The term “antigen” as used herein, refers to a compound which may be composed of amino acids, carbohydrates, nucleic acids or lipids individually or in any combination.

The term “hybrid antigen,” as used herein, refers to a compound which binds to one or more heat shock proteins and which is representative of the immunogen toward which an immune response is desirably directed. For example, where the immunogen is an influenza virus, the hybrid antigen may comprise a peptide fragment of the matrix protein of the influenza virus. As used herein, the term “immunogen” is applied to the neoplastic cell, infected cell, pathogen, or component thereof, towards which an immune response is to be elicited, whereas the hybrid antigen comprises a portion of that immunogen which can provoke the desired response and which binds to one or more heat shock proteins. In particular, the antigenic domain of the hybrid antigen is selected to elicit an immune response to a particular disease or pathogen, including peptides obtained from MHC molecules, mutated DNA gene products, and direct DNA products such as those obtained from tumor cells.

While the invention may be applied to any type of immunogen, immunogens of particular interest are those associated with, derived from, or predicted to be associated with a neoplastic disease, including but not limited to a sarcoma, a lymphoma, a leukemia, or a carcinoma, and in particular, with melanoma, carcinoma of the breast, carcinoma of the prostate, ovarian carcinoma, carcinoma of the cervix, colon carcinoma, carcinoma of the lung, glioblastoma, astrocytoma, etc. Selections of melanoma antigens useful in hybrid antigens of the present invention may be found, by way of non-limiting example, in PCT/US01/12449 (WO0178655), incorporated herein by reference in its entirety. Further, mutations of tumor suppressor gene products such as p53, or oncogene products such as ras may also provide hybrid antigens to be used according to the invention.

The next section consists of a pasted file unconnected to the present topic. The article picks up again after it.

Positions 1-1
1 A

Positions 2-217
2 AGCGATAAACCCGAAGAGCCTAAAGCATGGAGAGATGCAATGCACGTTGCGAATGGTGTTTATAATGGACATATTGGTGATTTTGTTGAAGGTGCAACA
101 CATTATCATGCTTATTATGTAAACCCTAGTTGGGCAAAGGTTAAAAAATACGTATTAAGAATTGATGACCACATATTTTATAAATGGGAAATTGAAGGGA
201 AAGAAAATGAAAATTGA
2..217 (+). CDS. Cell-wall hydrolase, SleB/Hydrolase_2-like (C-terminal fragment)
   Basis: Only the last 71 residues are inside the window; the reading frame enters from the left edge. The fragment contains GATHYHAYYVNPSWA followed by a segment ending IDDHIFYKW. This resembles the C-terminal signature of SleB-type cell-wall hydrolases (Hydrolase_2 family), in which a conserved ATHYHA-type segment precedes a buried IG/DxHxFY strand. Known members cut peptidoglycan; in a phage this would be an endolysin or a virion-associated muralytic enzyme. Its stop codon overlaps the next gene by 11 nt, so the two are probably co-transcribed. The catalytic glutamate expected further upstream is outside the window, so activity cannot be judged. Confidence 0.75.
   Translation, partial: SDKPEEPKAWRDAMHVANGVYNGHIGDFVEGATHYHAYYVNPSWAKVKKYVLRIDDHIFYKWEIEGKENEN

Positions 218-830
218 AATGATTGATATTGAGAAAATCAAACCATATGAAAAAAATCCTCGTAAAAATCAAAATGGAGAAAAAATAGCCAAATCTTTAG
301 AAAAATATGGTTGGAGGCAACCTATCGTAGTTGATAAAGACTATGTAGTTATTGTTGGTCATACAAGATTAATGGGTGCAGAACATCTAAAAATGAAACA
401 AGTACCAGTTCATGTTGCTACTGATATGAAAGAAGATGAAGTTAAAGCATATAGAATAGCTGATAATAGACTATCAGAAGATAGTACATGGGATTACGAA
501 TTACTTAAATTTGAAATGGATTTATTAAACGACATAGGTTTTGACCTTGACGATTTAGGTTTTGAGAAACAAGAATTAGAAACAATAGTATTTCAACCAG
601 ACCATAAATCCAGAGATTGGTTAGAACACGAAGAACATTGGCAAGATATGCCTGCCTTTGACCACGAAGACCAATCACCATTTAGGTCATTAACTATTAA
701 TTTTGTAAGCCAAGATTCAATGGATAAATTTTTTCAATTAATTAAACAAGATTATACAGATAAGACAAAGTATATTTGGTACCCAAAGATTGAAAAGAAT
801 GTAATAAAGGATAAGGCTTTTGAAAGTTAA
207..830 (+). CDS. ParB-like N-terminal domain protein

In further embodiments, the immunogen may be associated with an infectious disease, and, as such, may be a bacterium, virus, protozoan, mycoplasma, fungus, yeast, parasite, or prion. For example, but not by way of limitation, the immunogen may be a human papilloma virus (see below), a herpes virus such as herpes simplex or herpes zoster, a retrovirus such as human immunodeficiency virus 1 or 2, a hepatitis virus, an influenza virus, a rhinovirus, respiratory syncytial virus, cytomegalovirus, adenovirus, Mycoplasma pneumoniae, a bacterium of the genus Salmonella, Staphylococcus, Streptococcus, Enterococcus, Clostridium, Escherichia, Klebsiella, Vibrio, Mycobacterium, amoeba, a malarial parasite, Trypanosoma cruzi, etc.

Immunogens may be obtained by isolation directly from a neoplasm, an infected cell, a specimen from an infected subject, a cell culture, or an organism culture, or may be synthesized by chemical or recombinant techniques. Suitable antigenic peptides, particularly for use in a hybrid antigen, for use against viruses, bacteria and the like can be designed by searching through their sequences for MHC class I restricted peptide epitopes containing HLA binding sequences such as but not limited to HLA-A2 peptide binding sequences:

  • Xaa(Leu/Met)XaaXaaXaa(Val/Ile/Leu/Thr)XaaXaa(Val/Leu) (SEQ ID NO:2), for example,
    from viruses:
  • Ser Gly Pro Ser Asn Thr Pro Glu Ile (SEQ ID NO:10);
  • Ser Gly Val Glu Asn Pro Gly Tyr Cys Leu (SEQ ID NO:11);
  • Lys Ala Val Tyr Asn Phe Ala Thr Cys Gly (SEQ ID NO:12);
  • Arg Pro Gln Ala Ser Gly Val Tyr Met (SEQ ID NO:13);
  • Phe Gln Pro Gln Asn Gly Gln Phe Ile (SEQ ID NO:14);
  • Ile Glu Gly Gly Trp Thr Gly Met Ile (SEQ ID NO:15);
  • Thr Tyr Val Ser Val Ser Thr Ser Thr Leu (SEQ ID NO:16);
  • Phe Glu Ala Asn Gly Asn Leu Ile (SEQ ID NO:17);
  • Ile Tyr Ser Thr Val Ala Ser Ser Leu (SEQ ID NO:18);
  • Thr Tyr Gln Arg Thr Arg Ala Leu Val (SEQ ID NO:19);
  • Cys Thr Glu Leu Lys Leu Ser Asp Tyr (SEQ ID NO:20);
  • Ser Asp Tyr Glu Gly Arg Leu Ile (SEQ ID NO:21);
  • Glu Glu Gly Ala Ile Val Gly Glu Ile (SEQ ID NO:22);
  • Val Ser Asp Gly Gly Pro Asn Leu Tyr (SEQ ID NO:23);
  • Ala Ser Asn Glu Asn Met Glu Thr Met (SEQ ID NO:24);
  • Ala Ser Asn Glu Asn Met Asp Ala Met (SEQ ID NO:25);
  • Lys Leu Gly Glu Phe Tyr Asn Gln Met Met (SEQ ID NO:26);
  • Leu Tyr Gln Asn Val Gly Thr Tyr Val (SEQ ID NO:27);
  • Thr Tyr Val Ser Val Gly Thr Ser Thr Leu (SEQ ID NO:28);
  • Phe Glu Ser Thr Gly Asn Leu Ile (SEQ ID NO:29);
  • Val Tyr Gln Ile Leu Ala Ile Tyr Ala (SEQ ID NO:30);
  • Ile Tyr Ala Thr Val Ala Gly Ser Leu (SEQ ID NO:31);
  • Gly Ile Leu Gly Phe Val Phe Thr Leu (SEQ ID NO:32);
  • Ile Leu Gly Phe Val Phe Thr Leu Thr Val (SEQ ID NO:33);
  • Ile Leu Arg Gly Ser Val Ala His Lys (SEQ ID NO:34);
  • Glu Asp Leu Arg Val Leu Ser Phe Ile (SEQ ID NO:35);
  • Glu Leu Arg Ser Arg Tyr Ala Ile (SEQ ID NO:36);
  • Ser Arg Thr Trp Ala Ile Arg Thr Arg (SEQ ID NO:37);
  • Lys Thr Gly Gly Pro Ile Tyr Lys Arg (SEQ ID NO:38);
  • Phe Ala Pro Gly Asn Tyr Pro Ala Leu (SEQ ID NO:39);
  • Arg Arg Tyr Pro Asp Ala Val Tyr Leu (SEQ ID NO:40);
  • Asp Pro Val Ile Asp Arg Leu Tyr Leu (SEQ ID NO:41);
  • Ser Pro Gly Arg Ser Phe Ser Tyr Phe (SEQ ID NO:42);